I don't like to preach to my people, but every now and then I encounter a situation that I like to share, hoping that someone out there hears me. And maybe if I reach just one person then my time at the keyboard will have been worth it.
Let's talk about copyright infringement. Most of you will remember the little incident that happened to me last year when I found a photographer using my images and claiming them as his own. It really put a bee in my bonnet.
I also, from time to time, will share my photos with various media outlets to illustrate their stories or share with their readers. We have an understanding that the image should be credited to me and not sold for profit. So I get a little hot when I see my image on their site with a little "buy this image" button next to it. Yes, I can be a pest about calling them on it and getting that little button removed with an apology. I didn't spend tens of thousands of dollars on gear, education, insurance, and advertising to have them sell my photo for $5.95 and me not see a penny of it.
It's up to all of us as artists to protect each other and support the arts. People in different fields have it a little easier. Nobody can steal the work of a plumber, for example. He fixes the plumbing issue, he gets paid. Nobody is going to steal his work and claim it for their own or use it in an illegal manner.
So as an artist, I also will strongly defend the arts of others. I will not steal graphic designs. I will create them myself or pay the fee to use someone else's.
And when it comes to music, forget about it! I get so peeved when I go to the site of a new (or even an established) photographer and I hear the sound of a popular song playing along to their slideshow of images. A song that I know would cost thousands of dollars to license for that kind of use. I have no doubt that the photographer did not pay the licensing fee for it. Popular songs are just too expensive for small town, low budget photographers to afford. So here's my question, how can they, as artists themselves, stoop to the level of the thief who stole my photo last year. It's the same thing. For them to think they have the right to play that song on their website is the same as the photography thieves who claim they have the right to use any image they see online for their own commercial use -- advertising their product.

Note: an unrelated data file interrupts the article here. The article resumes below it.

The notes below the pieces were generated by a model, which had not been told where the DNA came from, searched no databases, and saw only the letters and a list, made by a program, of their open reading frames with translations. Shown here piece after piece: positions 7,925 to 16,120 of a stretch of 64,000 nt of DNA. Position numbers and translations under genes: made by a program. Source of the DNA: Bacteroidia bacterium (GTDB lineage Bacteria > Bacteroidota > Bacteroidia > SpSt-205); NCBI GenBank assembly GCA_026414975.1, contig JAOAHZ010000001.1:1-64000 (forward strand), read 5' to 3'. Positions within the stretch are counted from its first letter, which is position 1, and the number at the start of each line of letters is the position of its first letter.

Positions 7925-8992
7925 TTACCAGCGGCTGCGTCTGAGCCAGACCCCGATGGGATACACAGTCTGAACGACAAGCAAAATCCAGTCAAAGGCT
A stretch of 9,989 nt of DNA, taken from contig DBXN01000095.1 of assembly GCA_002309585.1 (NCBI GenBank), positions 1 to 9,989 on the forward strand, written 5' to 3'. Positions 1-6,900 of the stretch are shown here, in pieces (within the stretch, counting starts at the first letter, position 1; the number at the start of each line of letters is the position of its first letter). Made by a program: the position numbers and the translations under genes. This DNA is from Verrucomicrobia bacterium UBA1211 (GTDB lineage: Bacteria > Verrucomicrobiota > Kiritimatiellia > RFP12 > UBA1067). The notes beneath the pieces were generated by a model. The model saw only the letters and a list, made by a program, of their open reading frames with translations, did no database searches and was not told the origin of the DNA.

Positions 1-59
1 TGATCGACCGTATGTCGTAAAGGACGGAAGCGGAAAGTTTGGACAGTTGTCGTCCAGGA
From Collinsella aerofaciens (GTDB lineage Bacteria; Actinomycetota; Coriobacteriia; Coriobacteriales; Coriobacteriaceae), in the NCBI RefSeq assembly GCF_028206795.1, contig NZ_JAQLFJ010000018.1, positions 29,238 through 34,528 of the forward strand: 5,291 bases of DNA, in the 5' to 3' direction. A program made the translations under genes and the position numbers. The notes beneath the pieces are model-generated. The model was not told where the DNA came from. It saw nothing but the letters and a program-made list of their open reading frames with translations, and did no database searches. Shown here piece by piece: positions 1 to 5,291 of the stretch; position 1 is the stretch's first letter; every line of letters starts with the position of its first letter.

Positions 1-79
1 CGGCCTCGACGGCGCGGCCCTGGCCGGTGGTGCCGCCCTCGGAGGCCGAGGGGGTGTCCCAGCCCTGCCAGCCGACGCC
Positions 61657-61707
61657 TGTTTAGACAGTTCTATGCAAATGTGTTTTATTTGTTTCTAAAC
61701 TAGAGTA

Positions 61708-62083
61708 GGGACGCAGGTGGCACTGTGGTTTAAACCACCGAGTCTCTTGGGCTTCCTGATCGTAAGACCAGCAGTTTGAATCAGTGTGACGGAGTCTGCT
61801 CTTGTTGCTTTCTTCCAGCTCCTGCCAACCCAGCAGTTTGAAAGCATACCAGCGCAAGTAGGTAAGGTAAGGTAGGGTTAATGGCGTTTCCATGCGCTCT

I've always preferred to not use music on my website because I like to listen to Pandora while surfing the net. I like my own taste in music and coming upon a site that has music forces me to quickly look for that little box that allows me to mute their music.
However, I have been thinking of offering DVD slideshows to my clients as an add-on. The main thing that has held me back has been the cost of licensing good songs to play along with their slideshow. You see, I'm not allowed to take my client's favorite Katy Perry song and put it with their photos and burn it for them. Katy Perry would like a huge chunk of that money I just made from selling that DVD. And why shouldn't she. She wrote the song, she put it together and she worked her rear off to get it out there. But while in Atlanta I talked to a company that has a collection of good music that they sell the license for just for purposes like photography slideshows.
Triple Scoop Music has hundreds of songs. Good songs with catchy tunes, talented singers, and amazing lyrics. So I made the plunge and put down hundreds of dollars to license some of their music for my business. The artists who created the music will get paid and be able to pay their own bills. Everyone wins!
So look for more slideshows coming from Lisa on Location. And rest easy knowing they're legitimate!
Lisa On Location Photography